THE QUEENSLAND Government has announced an independent investigation into a series of faults in the state’s new south-east water fluoridation system, which saw up to 20 times the allowable dose of fluoride added to drinking water supplies. Premier Anna Bligh told the State Parliament that International Water Centre chief Mark Pascoe would conduct the enquiry into the overdose incident. Pascoe will examine the design and operation of the North Pine fluoridation system, as well as its monitoring, notification and emergency systems. He will also look for possible breaches by authorities and report back to the government by 26 June. The Queensland Government revealed on 14 May that the fluoride was added to water which supplies around 4000 homes in Brisbane’s north. SEQWater, the government-owned company in charge of the system, has also stated that six of its water treatment plants did not put enough fluoride into the water in the first three months of 2009. Premier Bligh says the North Pine fluoride dosing system will remain offline while the investigation is carried out. Fluoride is currently being phased into Queensland’s drinking water supplies and will be available to 95% of the state’s population when the program is finished in December 2012.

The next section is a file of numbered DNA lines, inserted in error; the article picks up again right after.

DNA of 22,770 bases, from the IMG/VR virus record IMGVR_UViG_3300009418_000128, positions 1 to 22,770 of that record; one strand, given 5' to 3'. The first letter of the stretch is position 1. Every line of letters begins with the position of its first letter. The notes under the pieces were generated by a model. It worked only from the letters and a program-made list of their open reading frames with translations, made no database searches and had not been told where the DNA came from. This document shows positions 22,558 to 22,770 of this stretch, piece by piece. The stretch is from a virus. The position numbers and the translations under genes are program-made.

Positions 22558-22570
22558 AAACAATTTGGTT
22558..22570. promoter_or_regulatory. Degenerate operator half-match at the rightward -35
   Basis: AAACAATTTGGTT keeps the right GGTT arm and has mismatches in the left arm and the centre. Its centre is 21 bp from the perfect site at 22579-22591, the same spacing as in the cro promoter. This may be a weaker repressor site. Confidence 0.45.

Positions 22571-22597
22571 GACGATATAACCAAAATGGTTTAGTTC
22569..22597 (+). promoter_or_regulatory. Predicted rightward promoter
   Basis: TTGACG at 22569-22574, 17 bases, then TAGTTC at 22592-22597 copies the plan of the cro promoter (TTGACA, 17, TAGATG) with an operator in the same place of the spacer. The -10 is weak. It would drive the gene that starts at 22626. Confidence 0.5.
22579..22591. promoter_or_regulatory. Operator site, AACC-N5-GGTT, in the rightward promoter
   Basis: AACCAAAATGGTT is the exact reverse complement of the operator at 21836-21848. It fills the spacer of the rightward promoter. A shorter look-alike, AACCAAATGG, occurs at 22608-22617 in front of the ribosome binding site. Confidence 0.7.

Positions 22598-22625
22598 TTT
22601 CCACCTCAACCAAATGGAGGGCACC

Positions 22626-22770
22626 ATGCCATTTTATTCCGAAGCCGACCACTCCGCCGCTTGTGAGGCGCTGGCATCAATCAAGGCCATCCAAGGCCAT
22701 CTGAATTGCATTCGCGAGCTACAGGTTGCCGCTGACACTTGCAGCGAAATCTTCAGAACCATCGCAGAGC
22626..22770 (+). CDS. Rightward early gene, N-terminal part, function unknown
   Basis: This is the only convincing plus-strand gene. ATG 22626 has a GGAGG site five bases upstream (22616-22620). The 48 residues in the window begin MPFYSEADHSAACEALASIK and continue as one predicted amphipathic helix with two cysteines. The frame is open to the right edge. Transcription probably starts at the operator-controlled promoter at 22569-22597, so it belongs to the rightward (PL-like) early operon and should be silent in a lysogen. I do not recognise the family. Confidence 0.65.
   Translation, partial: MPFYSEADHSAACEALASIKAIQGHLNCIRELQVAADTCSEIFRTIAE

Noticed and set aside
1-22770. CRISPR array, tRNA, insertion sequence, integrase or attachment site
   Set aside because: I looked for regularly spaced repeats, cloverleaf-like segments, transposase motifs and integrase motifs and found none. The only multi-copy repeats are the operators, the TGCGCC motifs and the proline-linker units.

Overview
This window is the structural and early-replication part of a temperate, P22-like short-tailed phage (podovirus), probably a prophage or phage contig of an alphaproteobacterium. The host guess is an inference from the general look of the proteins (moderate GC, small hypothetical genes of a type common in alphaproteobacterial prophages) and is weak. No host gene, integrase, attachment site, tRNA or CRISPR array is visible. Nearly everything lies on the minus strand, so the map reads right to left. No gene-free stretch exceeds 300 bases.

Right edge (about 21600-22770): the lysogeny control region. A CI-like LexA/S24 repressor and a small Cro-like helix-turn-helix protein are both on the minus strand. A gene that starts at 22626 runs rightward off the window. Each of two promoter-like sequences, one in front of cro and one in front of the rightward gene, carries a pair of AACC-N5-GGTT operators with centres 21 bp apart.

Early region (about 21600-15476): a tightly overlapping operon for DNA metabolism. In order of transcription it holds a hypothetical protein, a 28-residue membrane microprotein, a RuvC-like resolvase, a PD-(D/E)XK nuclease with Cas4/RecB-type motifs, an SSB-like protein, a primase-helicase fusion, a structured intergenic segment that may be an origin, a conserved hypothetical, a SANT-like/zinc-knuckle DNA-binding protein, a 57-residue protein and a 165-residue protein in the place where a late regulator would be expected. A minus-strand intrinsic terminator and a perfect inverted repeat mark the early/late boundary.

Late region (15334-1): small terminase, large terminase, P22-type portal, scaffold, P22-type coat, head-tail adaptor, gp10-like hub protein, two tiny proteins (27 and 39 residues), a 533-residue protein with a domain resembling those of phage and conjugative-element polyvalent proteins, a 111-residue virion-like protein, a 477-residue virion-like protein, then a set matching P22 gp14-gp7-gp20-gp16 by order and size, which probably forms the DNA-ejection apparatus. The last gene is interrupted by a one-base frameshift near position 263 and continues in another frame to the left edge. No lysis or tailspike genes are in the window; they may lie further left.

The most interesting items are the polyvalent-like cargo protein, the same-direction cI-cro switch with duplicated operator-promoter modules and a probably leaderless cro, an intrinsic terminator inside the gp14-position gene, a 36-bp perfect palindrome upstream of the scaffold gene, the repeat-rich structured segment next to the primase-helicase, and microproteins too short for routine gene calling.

SCOTTISH Water is using Micronics portable flowmeters to establish the load profiles of its water treatment sites. The PDFM IV is being used to survey wastewater flow rates at 111 facilities around the Dundee area. The company is undertaking the study so it can analyse the performance of its plants. The instrument has enabled its engineers to verify diurnal sewage patterns and prioritise future developments. According to the water provider, they chose the ultrasonic, clamp-on device because it provided non-contact analysis and could be easily installed. The survey has is 50% complete.